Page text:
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Underwater scans reveal lost submerged landscape

Researchers from the Life on the Edge project, a collaboration between the University of Bradford and the University of Split, has revealed a lost submerged landscape off the coast of Croatia using underwater scans.

Using state-of-the-art underwater 3D seismic sensors, the researchers have identified a network of ancient streams, rivers, hills, and geological features in the Adriatic Sea off the coast of Split, the second-largest city in Croatia.

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Between 10,000 and 24,000 years ago, the sea levels were around 100 metres lower than present day, meaning vast areas of the Adriatic Sea were likely inhabited by people during the Mesolithic period.

Even today, parts of the North Adriatic basin rarely exceeds a depth of 100 metres, while the stretch of water between Venice and Trieste – towards a line connecting Ancona and Zadar, is only 15 metres deep.

Principal investigator Dr Simon Fitch, said: “It’s a more diverse landscape and it’s better preserved than we expected. There are beautifully preserved rivers and estuaries buried beneath what is now the seafloor.”

These features are often indications of where ancient humans lived, as Mesolithic people lived in temporary camps along rivers and lakes for the natural resources.

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Vedran Barbarić, Associate professor, from the Faculty of Humanities and Social Sciences of the University of Split, said: “I am certain that the project results will become a landmark in our knowledge on dramatic environmental changes and the human reaction in this part of the world.”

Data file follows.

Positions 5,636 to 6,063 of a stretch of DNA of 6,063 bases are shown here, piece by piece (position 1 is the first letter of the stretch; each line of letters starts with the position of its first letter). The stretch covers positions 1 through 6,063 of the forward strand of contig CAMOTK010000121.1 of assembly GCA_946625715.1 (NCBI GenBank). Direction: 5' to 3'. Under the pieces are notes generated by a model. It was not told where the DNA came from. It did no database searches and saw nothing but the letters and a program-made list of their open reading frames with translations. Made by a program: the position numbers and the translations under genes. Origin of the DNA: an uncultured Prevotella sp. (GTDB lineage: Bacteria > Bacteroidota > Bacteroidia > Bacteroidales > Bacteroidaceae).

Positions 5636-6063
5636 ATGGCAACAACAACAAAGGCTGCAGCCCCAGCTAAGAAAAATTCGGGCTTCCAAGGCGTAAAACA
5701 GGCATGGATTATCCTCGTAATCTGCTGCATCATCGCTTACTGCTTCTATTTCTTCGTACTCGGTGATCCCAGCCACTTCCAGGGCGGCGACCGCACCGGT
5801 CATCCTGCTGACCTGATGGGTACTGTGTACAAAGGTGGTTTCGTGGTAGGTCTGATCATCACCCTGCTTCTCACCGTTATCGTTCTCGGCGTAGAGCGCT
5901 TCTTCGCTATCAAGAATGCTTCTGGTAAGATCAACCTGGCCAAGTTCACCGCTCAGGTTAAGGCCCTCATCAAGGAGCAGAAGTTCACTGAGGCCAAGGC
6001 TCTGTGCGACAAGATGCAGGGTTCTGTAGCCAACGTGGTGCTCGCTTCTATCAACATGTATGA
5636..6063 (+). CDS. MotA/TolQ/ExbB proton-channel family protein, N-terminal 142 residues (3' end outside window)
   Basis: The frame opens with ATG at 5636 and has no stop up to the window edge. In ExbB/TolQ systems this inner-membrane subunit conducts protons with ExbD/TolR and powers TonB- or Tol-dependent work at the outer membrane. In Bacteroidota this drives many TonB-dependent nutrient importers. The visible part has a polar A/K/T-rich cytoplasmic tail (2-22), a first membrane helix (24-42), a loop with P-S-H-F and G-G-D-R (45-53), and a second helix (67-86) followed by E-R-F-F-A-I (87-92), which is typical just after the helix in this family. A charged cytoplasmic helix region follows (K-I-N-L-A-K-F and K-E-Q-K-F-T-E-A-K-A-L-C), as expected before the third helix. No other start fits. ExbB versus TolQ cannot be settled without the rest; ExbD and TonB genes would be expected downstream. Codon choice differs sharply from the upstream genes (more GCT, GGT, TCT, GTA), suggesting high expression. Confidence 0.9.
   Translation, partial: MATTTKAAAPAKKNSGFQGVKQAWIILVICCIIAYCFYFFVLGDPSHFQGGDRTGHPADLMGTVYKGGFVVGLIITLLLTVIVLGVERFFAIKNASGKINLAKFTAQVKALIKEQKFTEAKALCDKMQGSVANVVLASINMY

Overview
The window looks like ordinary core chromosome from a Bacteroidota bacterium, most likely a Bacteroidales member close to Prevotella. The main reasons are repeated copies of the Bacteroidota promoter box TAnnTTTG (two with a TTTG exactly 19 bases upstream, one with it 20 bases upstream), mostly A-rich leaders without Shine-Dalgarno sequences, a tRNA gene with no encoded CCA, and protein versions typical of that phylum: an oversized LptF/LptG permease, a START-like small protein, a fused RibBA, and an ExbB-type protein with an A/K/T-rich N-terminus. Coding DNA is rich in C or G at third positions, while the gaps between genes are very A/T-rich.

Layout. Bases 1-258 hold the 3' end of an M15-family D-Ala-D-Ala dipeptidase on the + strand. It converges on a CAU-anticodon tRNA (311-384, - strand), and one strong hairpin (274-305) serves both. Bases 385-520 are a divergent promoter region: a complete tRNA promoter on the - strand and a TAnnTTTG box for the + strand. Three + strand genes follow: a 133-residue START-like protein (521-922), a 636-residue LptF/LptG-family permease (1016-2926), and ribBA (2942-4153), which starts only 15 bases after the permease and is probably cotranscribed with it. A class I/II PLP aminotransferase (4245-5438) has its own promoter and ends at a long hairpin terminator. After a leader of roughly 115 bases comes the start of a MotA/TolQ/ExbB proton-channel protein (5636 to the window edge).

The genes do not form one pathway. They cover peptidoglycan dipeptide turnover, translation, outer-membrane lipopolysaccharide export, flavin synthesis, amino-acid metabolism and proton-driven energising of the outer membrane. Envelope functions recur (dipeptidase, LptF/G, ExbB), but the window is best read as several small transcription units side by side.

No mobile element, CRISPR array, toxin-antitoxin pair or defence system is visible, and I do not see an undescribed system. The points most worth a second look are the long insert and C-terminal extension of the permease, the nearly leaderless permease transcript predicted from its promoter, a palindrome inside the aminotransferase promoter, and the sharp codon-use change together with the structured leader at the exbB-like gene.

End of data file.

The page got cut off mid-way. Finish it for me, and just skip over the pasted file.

“We have the potential now to begin asking some really fascinating questions, to understanding the archaeology and the culture – in a much more holistic way. Our ultimate goal is to find human artefacts,” added Barbarić.

The team plans to send divers down to several of the identified sites in the hope of finding evidence of human activity.

Header Image Credit : Submerged Landscape Research Centre

Sources : University of Bradford

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Mark Milligan
Mark Milligan
Mark Milligan is multi-award-winning journalist and the Managing Editor at HeritageDaily. His background is in archaeology and computer science, having written over 7,500 articles across several online publications. Mark is a member of the Association of British Science Writers (ABSW), the World Federation of Science Journalists, and in 2023 was the recipient of the British Citizen Award for Education, the BCA Medal of Honour, and the UK Prime Minister's Points of Light Award.
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